Antarctica is known as the frozen wilderness due to the fact that the conditions there are so extreme that the place has no permanent human inhabitants. However, even though it is very expansive and twice as large as Australia, it is actually the third smallest continent and behind Asia, Africa, North and South America in order of size. Almost one hundred per cent of it is covered by ice that is over a metre thick on average. The only area not covered is the northern tip of the Antarctic Peninsula.
All of our Antarctic expeditions are concentrated on the western part of the continent, with the majority landing on the Peninsula, but most of them take in other destinations around it too. You will be able to explore parts of South America, as well as many of the islands in the South Atlantic Ocean and other seas that can be found in this part of the world. There is also the opportunity to cross the Antarctic Circle line of latitude; something that very few members of the public will ever get to do.
Highlights of your trip may include spotting whales, sea birds, seals and multiple species of penguin, sailing through the infamous Drake Passage and visiting the British overseas territory of The Falklands.
The Drake Passage is renowned for having some of the roughest waters on the planet, but don’t worry as your ship is perfectly prepared to travel through this renowned body of water. It is this passage that makes the act of rounding Cape Horn a treacherous activity and so riding the waves on this part of your journey may well be an adrenaline rich experience.
Try not to be too disappointed if the waters are calm during your trip though, as this is also a possibility. Because of this there are said to be two sides to the Passage; the ‘Drake shake’ when the high winds whip up a swell, and the ‘Drake lake’ when the water is almost calmness personified.
During your trip to the great white continent you are likely to see your fair share of penguins, with eight different species being found in this part of the world. Four of these (Adelie, Chinstrap, Gentoo and Emperor) all breed on the Antarctic mainland, but it is the latter that features most prominently on travellers’ wish lists.
Stand back in awe as you are greeted with the sight of an amazing Emperor penguin colony. Take in the sights and sounds of this event whilst trying to find the perfect angle for that one picture that you’ll treasure forever. In the months from December to March, the penguin chicks will be initially hatching into their new world and then fledging from their nests under the watchful eyes of their parents; an event that truly shouldn’t be missed.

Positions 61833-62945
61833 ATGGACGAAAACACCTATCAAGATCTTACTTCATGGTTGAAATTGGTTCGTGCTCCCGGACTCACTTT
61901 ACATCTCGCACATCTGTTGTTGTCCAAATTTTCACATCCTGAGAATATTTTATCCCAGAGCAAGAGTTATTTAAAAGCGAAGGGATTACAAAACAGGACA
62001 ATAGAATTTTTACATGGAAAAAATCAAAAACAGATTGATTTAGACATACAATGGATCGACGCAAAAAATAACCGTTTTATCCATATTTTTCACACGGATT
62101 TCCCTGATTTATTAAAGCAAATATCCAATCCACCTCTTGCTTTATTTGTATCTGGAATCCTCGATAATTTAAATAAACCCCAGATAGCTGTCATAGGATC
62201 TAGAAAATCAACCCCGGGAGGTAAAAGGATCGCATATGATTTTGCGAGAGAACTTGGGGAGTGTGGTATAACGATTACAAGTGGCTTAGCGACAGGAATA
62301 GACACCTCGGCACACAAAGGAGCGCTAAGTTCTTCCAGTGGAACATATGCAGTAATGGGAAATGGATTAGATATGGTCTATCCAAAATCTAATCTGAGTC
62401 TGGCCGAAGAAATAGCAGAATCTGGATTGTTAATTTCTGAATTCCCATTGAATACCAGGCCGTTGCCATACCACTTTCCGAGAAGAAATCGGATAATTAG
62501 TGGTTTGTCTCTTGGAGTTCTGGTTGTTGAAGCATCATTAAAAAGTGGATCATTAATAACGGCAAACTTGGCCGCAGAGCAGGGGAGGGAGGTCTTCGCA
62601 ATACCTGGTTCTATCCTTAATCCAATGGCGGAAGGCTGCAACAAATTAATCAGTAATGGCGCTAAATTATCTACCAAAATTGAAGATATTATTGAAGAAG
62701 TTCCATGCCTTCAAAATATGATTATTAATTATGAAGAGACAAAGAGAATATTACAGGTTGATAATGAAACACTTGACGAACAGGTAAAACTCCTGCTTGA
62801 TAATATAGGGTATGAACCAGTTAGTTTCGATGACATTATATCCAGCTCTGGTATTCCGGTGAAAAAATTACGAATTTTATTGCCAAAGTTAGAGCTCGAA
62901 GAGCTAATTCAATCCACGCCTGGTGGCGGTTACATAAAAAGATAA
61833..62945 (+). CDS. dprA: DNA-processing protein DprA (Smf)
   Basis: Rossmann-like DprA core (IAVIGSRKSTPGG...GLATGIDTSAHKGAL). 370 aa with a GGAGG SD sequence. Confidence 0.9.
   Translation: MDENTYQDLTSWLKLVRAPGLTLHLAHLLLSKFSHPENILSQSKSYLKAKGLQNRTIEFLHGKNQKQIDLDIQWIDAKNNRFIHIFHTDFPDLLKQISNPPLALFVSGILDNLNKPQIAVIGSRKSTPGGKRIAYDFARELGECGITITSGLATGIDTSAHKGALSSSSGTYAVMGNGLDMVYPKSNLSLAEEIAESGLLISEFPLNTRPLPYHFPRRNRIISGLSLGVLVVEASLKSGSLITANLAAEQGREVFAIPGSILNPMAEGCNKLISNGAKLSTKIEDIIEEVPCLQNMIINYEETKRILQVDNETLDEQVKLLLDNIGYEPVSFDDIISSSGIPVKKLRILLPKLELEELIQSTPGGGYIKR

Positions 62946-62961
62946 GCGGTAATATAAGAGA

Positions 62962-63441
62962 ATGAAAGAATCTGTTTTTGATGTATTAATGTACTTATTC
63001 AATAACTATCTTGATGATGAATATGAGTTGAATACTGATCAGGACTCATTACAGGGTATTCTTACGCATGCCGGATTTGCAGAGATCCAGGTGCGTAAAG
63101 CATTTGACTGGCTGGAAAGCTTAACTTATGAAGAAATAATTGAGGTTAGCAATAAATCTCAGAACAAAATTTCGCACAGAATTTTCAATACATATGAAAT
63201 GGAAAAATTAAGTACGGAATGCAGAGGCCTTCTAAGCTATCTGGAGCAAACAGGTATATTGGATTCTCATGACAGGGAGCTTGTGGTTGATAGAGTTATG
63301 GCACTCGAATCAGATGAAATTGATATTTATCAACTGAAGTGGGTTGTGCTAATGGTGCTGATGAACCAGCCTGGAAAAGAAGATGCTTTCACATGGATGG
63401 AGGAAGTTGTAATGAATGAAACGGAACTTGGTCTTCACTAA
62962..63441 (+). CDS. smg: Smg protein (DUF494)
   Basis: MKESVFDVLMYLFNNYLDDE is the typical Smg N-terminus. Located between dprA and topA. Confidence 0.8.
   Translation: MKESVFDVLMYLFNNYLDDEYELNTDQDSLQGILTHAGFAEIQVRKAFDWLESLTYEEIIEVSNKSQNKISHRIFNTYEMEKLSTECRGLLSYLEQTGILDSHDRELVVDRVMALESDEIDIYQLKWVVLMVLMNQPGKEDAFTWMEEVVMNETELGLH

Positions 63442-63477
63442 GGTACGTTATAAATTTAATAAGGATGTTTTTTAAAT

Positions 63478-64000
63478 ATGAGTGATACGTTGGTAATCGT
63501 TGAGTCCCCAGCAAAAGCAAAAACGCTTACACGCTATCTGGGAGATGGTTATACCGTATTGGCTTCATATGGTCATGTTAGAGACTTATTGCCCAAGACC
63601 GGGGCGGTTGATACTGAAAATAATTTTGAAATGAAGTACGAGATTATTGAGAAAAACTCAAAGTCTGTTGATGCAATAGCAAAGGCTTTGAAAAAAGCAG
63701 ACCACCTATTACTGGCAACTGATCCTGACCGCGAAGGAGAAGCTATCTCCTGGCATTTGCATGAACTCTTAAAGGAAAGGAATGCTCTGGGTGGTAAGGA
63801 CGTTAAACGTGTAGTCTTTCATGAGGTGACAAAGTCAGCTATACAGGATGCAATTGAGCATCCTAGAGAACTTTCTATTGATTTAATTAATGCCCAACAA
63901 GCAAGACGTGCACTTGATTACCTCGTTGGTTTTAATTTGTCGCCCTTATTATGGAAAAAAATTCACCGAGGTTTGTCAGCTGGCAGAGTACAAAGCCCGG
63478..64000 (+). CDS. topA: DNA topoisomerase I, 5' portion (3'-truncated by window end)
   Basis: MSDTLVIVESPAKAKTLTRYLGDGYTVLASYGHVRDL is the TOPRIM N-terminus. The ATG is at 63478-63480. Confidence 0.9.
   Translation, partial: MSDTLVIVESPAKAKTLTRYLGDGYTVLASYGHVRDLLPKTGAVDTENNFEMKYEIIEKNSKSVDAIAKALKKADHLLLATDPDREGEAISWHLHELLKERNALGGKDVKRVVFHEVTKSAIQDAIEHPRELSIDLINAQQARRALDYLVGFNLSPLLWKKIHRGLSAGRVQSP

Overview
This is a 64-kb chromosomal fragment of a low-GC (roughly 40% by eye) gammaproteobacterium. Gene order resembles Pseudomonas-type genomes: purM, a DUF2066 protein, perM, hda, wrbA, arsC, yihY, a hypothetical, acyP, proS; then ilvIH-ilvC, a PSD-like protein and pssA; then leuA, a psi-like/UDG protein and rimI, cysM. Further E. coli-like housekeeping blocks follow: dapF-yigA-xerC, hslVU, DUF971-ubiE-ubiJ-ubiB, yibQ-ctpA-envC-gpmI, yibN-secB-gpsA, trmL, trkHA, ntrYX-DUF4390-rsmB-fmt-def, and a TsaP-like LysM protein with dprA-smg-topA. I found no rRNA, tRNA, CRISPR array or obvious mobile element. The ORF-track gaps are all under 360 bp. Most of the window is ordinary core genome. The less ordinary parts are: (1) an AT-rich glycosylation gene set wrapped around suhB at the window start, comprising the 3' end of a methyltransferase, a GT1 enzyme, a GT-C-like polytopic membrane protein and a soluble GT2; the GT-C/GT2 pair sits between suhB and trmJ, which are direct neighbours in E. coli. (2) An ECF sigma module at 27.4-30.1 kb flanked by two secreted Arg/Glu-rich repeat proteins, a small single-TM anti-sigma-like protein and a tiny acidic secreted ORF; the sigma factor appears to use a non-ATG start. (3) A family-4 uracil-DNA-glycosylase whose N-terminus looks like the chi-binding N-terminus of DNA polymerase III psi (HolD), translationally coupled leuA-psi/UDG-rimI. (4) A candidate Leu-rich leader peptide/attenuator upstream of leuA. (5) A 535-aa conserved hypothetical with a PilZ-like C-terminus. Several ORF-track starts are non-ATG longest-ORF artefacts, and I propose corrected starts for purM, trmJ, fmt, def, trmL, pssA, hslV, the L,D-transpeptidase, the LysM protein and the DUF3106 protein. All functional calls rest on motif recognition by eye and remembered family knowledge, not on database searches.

Whether you like to go camping or not, you cannot afford to turn down the opportunity to sleep under the stars in Antarctica. This is offered as an additional activity on many of our itineraries, and so will incur additional costs, but will definitely be worth it.
When you are not relishing in the fact that you are just metres away from penguin colonies, there is also the chance to take in how silent it is in this part of the world. Complete silence is a very rare thing in the modern world and so it may well be deafening.
Hikers and trekkers alike will enjoy the opportunity to get off the ship and explore the rugged landscapes on the sub-Antarctic islands. Perhaps the most uninhabitable of these are the South Shetland Islands which lay just of the coast of the Antarctic Peninsula itself. Here the ground is largely volcanic and so provides a great terrain to walk across and see what you can uncover.
Amongst the highlights on this archipelago are Elephant Island, where Shackleton and his men were stranded, and Deception Island which offers inviting thermal pools in which you can bathe.
Providing a striking contrast to the unforgiving terrain of the South Shetland Islands are the thriving communities living in the Falklands. These much discussed islands are home to hundreds of people who have adapted to life in this region and who value the nature and beauty that surrounds them.
The Falklands are a playground for many different species of wildlife, including numerous seabirds and types of penguin, but perhaps the best thing about your visit here will be the chance to interact with people living in a British Overseas Territory.
As we enter into January, February and March, whale sightings in the Antarctic region start to proliferate. These majestic and enormous creatures often roam the waters that you will travel through; frequently popping up to welcome you into their world with a wave of their fins.
A whale sighting is a truly memorable experience and one that will be right at the top of a lot of people’s things to do whilst on their expedition. There are many species that frequent these waters, including the largest animal that has ever lived, the blue whale. For a full range of all the whales you may catch a glimpse of, take a look at our wildlife guides.